How to Use a Stud Finder

A stud finder is essentially a hand-held device that is primarily used to detect studs behind the drywall. Having the know-how of using a stud finder comes in pretty handy especially when mount heavier objects, such as a mirror, TV, or a shelf, on your drywall.

So, basically, to use a stud finder, start off by locating the hanging position. Then, you need to prepare your stud finder for the job and simply, find the stud. Finally, to improve the accuracy of your results, repeat the process.

In this guide, we will be diving deep into the details of all these steps and more. So, let’s get started!

The Working Principle of a Stud Finder

How to Use a Stud Finder

There are essentially two types of stud finders, namely electromagnetic stud finders and magnetic stud finders.

Powered by batteries, an electromagnetic stud finder utilized light-emitting electrodes to locate a stud. It focuses on wall density as well as the nails that hold drywall to studs. Generally, the more sensors an electromagnetic stud finder has, the better the vision of studs that it will offer.

On the other hand, a magnetic stud finder does pretty much the same thing though it uses magnets to achieve the desired purpose. It is a much older technology that limits its applications. However, in commercial buildings, they are quite useful when looking for steel behind the walls.

Supplies you are Going to Need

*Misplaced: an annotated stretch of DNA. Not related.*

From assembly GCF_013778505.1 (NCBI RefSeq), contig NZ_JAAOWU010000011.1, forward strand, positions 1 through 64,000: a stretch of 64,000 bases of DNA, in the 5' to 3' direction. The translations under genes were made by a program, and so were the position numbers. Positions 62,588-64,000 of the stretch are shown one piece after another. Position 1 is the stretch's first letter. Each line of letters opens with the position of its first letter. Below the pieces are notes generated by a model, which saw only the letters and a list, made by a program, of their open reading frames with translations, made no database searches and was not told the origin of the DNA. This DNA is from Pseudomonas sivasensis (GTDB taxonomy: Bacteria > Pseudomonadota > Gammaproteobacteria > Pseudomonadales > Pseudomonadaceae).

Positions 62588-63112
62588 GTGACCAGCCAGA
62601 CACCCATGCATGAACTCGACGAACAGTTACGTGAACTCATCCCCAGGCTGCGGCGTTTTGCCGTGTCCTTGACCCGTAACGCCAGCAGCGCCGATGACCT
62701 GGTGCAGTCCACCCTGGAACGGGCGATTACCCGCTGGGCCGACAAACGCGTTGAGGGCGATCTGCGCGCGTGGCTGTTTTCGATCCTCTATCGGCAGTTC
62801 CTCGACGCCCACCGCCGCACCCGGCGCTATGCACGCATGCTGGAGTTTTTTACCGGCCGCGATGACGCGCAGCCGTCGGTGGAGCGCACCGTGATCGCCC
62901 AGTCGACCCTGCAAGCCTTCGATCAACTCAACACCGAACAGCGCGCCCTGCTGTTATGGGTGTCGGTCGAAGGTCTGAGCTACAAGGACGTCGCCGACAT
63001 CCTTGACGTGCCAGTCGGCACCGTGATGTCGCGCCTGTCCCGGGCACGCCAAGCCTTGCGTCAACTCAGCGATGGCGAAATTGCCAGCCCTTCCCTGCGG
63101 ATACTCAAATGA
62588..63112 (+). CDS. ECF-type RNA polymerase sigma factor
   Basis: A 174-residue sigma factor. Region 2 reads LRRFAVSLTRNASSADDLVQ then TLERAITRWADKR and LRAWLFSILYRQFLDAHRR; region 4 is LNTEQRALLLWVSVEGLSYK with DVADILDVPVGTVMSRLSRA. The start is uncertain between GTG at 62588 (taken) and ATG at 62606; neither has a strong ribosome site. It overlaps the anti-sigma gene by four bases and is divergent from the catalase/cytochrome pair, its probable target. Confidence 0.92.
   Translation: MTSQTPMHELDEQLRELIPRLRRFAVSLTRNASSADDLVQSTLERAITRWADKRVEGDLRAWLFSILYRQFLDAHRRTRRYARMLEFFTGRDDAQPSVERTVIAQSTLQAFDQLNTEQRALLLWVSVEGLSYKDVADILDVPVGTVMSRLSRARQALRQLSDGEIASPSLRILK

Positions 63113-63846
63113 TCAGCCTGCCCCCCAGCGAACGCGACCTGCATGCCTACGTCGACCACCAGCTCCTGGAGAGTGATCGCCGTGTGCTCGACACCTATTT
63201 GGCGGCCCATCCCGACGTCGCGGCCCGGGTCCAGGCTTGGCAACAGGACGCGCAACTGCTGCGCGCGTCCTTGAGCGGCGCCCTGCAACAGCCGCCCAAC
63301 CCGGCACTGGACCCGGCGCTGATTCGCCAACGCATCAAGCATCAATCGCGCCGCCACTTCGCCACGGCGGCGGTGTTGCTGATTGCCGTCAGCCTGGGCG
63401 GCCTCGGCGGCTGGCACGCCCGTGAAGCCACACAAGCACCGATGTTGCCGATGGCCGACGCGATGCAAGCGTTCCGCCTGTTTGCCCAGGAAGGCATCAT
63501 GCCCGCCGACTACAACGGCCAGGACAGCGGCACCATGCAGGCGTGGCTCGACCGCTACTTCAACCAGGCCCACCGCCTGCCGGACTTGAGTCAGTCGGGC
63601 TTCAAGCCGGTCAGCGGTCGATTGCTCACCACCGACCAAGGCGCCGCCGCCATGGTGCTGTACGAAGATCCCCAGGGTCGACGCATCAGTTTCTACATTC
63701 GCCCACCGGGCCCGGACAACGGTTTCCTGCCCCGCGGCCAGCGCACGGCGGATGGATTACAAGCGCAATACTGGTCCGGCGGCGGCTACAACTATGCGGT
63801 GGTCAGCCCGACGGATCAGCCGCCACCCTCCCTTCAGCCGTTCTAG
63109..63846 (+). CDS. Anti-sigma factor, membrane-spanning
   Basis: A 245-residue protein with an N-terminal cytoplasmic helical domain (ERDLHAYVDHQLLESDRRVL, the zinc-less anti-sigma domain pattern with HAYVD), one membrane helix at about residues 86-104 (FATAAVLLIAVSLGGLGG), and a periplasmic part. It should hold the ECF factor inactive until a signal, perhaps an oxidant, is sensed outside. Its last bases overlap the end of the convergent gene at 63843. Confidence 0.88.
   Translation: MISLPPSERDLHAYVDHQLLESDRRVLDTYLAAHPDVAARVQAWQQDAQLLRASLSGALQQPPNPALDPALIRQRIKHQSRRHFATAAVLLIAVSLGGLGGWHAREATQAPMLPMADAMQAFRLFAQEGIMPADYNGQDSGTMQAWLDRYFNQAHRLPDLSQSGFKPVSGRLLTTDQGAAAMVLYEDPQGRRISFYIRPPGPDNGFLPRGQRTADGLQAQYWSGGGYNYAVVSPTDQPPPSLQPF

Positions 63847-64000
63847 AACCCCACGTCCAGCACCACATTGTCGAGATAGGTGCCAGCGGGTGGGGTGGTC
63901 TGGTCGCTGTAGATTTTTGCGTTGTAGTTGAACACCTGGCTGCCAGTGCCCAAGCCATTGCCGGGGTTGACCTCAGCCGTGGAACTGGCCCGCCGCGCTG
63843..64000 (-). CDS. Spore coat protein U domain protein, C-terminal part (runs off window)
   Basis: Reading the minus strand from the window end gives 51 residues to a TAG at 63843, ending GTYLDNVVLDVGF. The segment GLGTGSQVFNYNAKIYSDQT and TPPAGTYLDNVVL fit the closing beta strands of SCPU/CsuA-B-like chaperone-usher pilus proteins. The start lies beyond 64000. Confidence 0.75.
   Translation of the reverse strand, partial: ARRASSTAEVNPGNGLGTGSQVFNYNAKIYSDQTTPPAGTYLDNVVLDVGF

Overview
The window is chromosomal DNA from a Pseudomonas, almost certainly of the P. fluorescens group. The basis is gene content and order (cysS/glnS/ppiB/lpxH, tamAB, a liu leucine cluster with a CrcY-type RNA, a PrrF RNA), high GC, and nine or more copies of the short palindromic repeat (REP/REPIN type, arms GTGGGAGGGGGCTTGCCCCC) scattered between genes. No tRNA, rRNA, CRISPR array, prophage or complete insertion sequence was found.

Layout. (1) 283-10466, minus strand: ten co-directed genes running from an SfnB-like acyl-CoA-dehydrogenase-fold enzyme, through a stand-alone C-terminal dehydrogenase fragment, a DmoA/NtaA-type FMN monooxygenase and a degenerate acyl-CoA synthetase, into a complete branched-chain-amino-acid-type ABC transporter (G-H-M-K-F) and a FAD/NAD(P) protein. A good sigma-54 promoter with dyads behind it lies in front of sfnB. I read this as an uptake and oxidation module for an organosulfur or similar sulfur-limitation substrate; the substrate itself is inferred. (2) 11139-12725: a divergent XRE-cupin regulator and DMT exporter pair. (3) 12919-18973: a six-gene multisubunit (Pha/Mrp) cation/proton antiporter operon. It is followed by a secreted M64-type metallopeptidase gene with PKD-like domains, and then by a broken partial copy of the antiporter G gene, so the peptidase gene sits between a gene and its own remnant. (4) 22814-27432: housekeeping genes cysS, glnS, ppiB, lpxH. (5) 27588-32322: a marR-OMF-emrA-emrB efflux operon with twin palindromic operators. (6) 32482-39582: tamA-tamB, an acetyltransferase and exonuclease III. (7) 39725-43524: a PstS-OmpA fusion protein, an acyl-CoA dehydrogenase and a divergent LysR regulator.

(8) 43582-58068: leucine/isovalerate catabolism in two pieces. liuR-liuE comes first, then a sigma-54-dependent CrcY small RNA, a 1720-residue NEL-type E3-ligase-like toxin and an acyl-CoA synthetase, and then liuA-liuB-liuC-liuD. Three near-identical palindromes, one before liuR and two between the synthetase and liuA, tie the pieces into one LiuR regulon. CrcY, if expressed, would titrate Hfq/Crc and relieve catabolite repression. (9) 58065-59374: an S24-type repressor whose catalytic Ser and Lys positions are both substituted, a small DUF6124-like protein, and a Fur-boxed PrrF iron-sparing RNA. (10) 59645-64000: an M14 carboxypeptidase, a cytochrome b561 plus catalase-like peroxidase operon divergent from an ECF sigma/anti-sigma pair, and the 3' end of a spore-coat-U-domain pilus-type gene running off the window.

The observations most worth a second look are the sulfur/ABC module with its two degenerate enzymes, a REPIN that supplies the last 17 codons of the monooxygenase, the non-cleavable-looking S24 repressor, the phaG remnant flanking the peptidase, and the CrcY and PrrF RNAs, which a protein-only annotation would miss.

You can choose either of the two types of stud finders for your DIY project. Once you have made the choice, here are supplies, that you should have, at your disposal before starting out:

  • Batteries, in the case of an electromagnetic stud finder
  • Measuring Tape
  • A Pencil
  • Appropriate Screws
  • Mounting Items

Step 1: Choose Your Hanging Position

First off, you need to identify where you need to hang the desired item. Take note of the entire area it is going to cover, from the very top to the bottom. This is the area where you’ll want to search for studs.

As a general rule of thumb, make sure that there are no pictures or metal objects, mounted on the wall nearby so that there is no interference with the readings of your stud finder (if it’s magnetic).

Step 2: Set Up Your Stud Finder

For your stud finder to work properly, its batteries must be band-new and robust. Else, you would observe considerable distortion in the readings.

Apart from that, make sure that the flat side of your stud finder, having contacts, is free of dust, so that it can conveniently be pressed against the wall.

Step 3: Find the Stud

How to Use a Stud Finder

With your stud finder set up, it is now time to look for the stud.

Studs are normally 16-24 inches apart. So, you will basically be scanning a wide span of 2 feet.

Having said that, place your stud finder flat against the wall, about 12 inches left of where you want to drill, and turn it on.

Now, press a button to calibrate your stud finder. When the tool stops beeping or flickering, it means that it is ready for use.

Now, with the stud finder held flat against the wall, move it horizontally to the right.